San Sebastián, Spain Part III

While eating pintxos, someone told me that there’s a four-mile stretch of the Camino de Santiago that you can hike from San Sebastián to Pasaia (or Pasajes).  Many posts suggest that it’s easy to find the beginning.  Give yourself a break if you get lost–we did, and so did a couple we met at a nearby restaurant who had temporarily given up on the idea of finding the start.  Spain-holiday has pretty good instructions on finding the beginning–once you see the stairs below, you’ll know you’re nearing the path.  If you’re in need of some exercise, which after eating non stop, you may be craving, I definitely recommend this hike.

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© Sarah Milstein 2018

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Laguna Capri, El Chaltén, Argentina

On New Year’s Eve, Clau and I hiked to Laguna Capri, which is about halfway to Laguna de los Tres, near the base of Mt. Fitz Roy.  I had my sights set on hiking all the way there, but the eight-hour trek is supposedly very grueling, and after our six-hour hike the day before, seemed a little ambitious.  If I were to do it again, I would stay in El Chaltén for several more days.  Just another reason to go back!

On the bright side, we finished hiking early, relaxed in a biergarten, and met awesome people who we celebrated new year’s with!

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© Sarah Milstein 2016

Laguna Torre, El Chaltén, Argentina

We left El Calafate pretty early in the morning so that we would have time to hike in El Chaltén the same day, although it doesn’t get dark until almost ten o’clock at night.  On the three and a half hour drive, I kept wanting to close my eyes and sleep, but I couldn’t stop looking at the bright blue water next to the road, the dry brush, and the occasional huemel looking back at us.  I find it fascinating that you can travel halfway across the planet, and see things that look so familiar.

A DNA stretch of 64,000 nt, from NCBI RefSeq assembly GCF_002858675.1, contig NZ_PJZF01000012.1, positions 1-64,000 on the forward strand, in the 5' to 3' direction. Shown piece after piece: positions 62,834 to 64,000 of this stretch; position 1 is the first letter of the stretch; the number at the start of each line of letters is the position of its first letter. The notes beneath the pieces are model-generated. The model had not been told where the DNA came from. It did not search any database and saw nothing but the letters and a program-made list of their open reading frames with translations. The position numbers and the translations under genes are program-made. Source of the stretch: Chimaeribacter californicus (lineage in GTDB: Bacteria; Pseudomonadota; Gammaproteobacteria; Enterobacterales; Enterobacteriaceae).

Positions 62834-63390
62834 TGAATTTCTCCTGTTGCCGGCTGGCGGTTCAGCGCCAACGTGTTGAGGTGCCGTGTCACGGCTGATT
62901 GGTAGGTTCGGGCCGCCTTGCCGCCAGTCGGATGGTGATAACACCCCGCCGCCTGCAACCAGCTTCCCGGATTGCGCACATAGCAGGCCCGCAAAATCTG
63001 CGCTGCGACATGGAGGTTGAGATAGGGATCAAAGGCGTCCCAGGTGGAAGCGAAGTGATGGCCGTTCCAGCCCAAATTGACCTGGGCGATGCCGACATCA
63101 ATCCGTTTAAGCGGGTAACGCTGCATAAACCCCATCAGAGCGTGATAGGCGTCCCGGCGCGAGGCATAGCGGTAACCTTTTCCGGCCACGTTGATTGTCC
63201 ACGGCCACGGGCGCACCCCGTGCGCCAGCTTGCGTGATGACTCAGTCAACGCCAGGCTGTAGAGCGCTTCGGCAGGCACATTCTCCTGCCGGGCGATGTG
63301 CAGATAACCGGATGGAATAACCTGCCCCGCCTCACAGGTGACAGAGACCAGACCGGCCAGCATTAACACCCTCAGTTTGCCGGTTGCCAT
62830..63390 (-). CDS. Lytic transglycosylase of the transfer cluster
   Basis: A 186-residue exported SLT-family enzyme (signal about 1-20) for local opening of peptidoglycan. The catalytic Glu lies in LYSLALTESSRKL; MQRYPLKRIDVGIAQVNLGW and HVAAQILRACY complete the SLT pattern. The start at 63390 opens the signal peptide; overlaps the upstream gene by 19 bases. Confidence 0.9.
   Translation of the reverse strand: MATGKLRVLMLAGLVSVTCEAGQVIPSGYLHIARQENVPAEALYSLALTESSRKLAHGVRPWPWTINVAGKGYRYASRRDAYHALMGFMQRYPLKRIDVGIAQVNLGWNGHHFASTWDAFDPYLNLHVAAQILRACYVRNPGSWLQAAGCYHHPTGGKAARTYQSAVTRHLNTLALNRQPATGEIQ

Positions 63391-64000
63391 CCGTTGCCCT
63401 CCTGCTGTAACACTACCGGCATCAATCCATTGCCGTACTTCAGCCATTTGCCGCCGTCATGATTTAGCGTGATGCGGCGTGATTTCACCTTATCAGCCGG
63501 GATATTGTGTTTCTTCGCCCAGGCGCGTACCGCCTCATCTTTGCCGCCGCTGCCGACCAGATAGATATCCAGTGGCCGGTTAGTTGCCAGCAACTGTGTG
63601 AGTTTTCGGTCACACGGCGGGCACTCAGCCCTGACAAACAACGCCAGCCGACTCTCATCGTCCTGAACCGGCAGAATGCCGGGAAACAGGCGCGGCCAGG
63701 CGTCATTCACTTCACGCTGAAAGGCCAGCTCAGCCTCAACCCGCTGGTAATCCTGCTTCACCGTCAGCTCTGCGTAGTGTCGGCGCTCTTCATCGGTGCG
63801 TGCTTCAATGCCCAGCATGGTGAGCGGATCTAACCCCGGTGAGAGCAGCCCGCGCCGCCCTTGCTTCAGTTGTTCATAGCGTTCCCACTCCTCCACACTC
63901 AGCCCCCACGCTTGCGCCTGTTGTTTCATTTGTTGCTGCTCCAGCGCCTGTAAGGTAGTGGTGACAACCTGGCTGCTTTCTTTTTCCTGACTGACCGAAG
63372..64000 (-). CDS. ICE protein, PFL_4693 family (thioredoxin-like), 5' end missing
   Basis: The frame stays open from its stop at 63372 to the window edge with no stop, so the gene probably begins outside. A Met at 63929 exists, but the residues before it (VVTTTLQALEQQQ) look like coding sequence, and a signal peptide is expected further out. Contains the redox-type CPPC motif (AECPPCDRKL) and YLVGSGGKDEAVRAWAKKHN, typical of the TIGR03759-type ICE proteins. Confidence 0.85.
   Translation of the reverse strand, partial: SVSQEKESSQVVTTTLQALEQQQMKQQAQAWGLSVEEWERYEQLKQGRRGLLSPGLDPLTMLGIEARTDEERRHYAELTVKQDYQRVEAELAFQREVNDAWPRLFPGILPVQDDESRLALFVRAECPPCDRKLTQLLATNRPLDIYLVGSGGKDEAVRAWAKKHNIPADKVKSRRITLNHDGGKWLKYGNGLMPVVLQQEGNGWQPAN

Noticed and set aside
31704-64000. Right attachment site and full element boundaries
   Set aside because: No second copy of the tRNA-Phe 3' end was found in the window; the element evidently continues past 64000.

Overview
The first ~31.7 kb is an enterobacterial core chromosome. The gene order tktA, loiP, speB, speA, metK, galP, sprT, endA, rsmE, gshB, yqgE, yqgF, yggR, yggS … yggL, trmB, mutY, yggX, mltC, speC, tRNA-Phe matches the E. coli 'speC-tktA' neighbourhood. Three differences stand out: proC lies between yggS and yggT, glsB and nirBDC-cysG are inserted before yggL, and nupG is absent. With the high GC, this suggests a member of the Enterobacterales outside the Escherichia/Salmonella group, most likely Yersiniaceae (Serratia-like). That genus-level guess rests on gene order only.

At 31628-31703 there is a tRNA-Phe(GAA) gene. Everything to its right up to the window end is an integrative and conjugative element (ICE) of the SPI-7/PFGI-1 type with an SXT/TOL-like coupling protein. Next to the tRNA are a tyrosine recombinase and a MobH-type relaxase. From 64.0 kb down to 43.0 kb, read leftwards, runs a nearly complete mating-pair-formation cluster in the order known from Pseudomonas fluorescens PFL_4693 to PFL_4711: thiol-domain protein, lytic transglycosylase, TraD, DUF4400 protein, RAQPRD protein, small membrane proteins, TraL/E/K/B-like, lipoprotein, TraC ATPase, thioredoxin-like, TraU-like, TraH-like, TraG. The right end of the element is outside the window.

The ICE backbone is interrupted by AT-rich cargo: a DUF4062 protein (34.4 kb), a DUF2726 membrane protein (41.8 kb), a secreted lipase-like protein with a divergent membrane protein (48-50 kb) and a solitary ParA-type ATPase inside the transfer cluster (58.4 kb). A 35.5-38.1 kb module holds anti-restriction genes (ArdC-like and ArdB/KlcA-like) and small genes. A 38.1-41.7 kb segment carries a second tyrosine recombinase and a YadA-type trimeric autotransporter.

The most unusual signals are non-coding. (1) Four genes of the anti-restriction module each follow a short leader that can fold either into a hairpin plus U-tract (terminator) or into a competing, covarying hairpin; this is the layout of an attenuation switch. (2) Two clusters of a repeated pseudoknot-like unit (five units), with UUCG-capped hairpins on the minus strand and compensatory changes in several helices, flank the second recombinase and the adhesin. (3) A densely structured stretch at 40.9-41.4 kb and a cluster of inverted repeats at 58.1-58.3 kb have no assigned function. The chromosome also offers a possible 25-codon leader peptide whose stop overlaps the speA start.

Once in El Chaltén, there are a ton of amazing hikes that begin from various parts of town.  When we arrived, we dropped off our luggage, and set off for Laguna Torre.  It’s about 6-hours round trip–we started in a flower field, passed through a forest, wandered by a glacial river, and into a rock garden before we reached Laguna Torre.  It was pretty warm the entire hike, until we passed through the rocks and saw the water, and then it became freezing and windy.  We finally were grateful for all the layers that we had been carrying.  We sat and ate lunch by the water, surrounded by white-throated caracaras who seemed to be enjoying the wind.  On the way back, I thought for a second that I saw a huemel who was standing still enough for me to photograph, and then realized it was just a dog.

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© Sarah Milstein 2016

Muir Woods, California

Jude and I went to Muir Woods on our way back from Napa.  There are signs not to talk in the forest, you know, because trees can be so testy when woken.

According to this website, the giant Redwoods there are between 600 and 800 years old.  One of the trees had been splayed open for visitors, so that you could count the rings.  A little girl standing next to us counted the thicker white rings and said, “Mommy, that tree is only four years old!”  Clearly, a future arborist.

For more information about planning a visit to Muir Woods, click here.

By the way, while I did edit these photos slightly, the trees really were that green!

Muir Woods National Monument, 1 Muir Woods Road, Mill Valley, California 94941

© Sarah Milstein 2014

Russian Ridge Trail, San Mateo County

Today I went hiking on the Russian Ridge Trail, nine miles west of I-280, in San Mateo County.  Mind you, it was nine twisting miles where I was practically getting passed by cyclists.  (Yes, I was in a car).  Beautiful views in every direction.  Bring snacks, water, and a jacket.  It gets windy!

Beware of the giant crows, ticks, rattlesnakes, and mountain lions.  Fortunately, we only encountered a crow.  Although, he was attacking a Prius that was apparently in his parking spot.

© Sarah Milstein 2014